- If the \begin{align*}x\end{align*}-coordinate is positive, move to the right of the origin the number of units displayed by the number. If the \begin{align*}x\end{align*}-coordinate is negative, move to the left of the origin the number of units displayed by the number.
- Once the \begin{align*}x\end{align*}-coordinate (also called the
**abscissa**) has been located, move vertically the number of units displayed by the \begin{align*}y\end{align*}-coordinate (also called the**ordinate**). If the \begin{align*}y\text{-coordinate}\end{align*} is positive, move vertically upward from the \begin{align*}x\end{align*}-coordinate by the number of units displayed by the \begin{align*}y\end{align*}-coordinate. If the \begin{align*}y\end{align*}-coordinate is negative, move vertically downward from the \begin{align*}x\end{align*}-coordinate by the number of units displayed by the \begin{align*}y\text{-coordinate}.\end{align*} - The point can now be plotted.

Examine the points \begin{align*}A, B, C\end{align*} and \begin{align*}D\end{align*} that have been plotted on the graph below.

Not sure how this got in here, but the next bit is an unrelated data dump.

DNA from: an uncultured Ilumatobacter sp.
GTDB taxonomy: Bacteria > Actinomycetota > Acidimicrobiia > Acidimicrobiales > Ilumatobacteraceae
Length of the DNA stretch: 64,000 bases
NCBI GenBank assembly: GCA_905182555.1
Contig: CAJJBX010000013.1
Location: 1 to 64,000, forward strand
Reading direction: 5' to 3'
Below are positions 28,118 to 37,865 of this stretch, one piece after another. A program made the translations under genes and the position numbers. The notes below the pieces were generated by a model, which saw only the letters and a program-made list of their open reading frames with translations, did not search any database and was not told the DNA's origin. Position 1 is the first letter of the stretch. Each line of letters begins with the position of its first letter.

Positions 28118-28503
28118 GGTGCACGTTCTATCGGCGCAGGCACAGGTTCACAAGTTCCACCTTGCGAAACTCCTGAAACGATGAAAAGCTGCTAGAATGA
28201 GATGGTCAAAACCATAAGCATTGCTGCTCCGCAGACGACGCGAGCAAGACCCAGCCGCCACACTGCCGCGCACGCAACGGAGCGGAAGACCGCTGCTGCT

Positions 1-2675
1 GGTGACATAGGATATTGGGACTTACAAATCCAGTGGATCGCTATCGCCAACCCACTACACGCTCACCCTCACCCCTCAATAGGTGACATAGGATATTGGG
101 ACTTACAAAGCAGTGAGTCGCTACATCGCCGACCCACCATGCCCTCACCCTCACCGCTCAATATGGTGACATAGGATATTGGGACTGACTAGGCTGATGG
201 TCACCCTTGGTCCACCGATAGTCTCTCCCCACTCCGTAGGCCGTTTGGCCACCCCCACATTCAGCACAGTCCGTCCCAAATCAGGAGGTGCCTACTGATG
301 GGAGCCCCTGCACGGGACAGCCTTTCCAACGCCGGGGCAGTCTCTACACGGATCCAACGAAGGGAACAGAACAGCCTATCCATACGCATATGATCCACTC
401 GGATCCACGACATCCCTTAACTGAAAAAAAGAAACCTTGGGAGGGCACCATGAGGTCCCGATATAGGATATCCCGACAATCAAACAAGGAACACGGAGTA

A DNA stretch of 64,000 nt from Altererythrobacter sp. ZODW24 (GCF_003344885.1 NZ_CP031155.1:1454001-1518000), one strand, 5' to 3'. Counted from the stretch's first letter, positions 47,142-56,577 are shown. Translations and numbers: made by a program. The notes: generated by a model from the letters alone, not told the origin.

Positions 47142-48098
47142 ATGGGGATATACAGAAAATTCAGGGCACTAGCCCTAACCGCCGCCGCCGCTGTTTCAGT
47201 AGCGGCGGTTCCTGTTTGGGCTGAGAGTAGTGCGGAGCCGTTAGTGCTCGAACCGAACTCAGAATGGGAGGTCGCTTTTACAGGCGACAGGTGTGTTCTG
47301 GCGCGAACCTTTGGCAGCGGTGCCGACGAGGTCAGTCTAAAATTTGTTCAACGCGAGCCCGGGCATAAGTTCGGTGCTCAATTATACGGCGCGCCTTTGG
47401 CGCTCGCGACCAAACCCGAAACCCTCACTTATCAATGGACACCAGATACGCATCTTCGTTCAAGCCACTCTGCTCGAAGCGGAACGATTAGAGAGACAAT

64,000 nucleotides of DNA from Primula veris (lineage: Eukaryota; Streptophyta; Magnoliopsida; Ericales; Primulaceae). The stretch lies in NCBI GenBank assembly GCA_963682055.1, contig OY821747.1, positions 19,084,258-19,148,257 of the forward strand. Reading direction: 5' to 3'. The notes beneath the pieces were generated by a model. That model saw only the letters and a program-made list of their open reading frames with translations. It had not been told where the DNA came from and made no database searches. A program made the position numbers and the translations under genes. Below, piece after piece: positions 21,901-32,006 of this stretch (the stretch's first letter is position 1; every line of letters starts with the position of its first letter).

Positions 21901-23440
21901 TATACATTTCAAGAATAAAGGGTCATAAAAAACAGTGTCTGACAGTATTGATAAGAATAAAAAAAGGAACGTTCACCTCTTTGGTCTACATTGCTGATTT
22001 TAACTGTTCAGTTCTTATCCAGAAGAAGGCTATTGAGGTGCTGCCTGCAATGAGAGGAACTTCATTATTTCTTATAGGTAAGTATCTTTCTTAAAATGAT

- \begin{align*}A (\text{-}4, 2)\end{align*} From the origin, move to the left four units (along the red line on the \begin{align*}x\end{align*}-axis). Now, move vertically upward two units. Plot the point \begin{align*}A\end{align*}.
- \begin{align*}B (\text{-}2, \text{-}1)\end{align*} From the origin, move to the left two units (along the red line on the \begin{align*}x\end{align*}-axis). Now, move vertically downward one unit. Plot the point \begin{align*}B\end{align*}.
- \begin{align*}C (3, \text{-}4)\end{align*} From the origin, move to the right three units (along the red line on the \begin{align*}x\end{align*}-axis). Now, move vertically downward four units. Plot the point \begin{align*}C\end{align*}.
- \begin{align*}D (6, 3)\end{align*} From the origin, move to the right six units (along the red line on the \begin{align*}x\end{align*}-axis). Now, move vertically upward three units. Plot the point \begin{align*}D\end{align*}.

The graph below shows which quadrants \begin{align*}x\end{align*} and \begin{align*}y\end{align*} values are positive and negative. Remembering this will help you easily plot and name points.

On a Cartesian plane, the following points would be located as labeled on the graph below:

\begin{align*}A \ (5,3) \quad B \ (\text{-}3,\text{-}2) \quad C \ (4,\text{-}5) \quad D \ (\text{-}4,1)\end{align*}

#### Let's determine the coordinates of each of the plotted points on the following graph: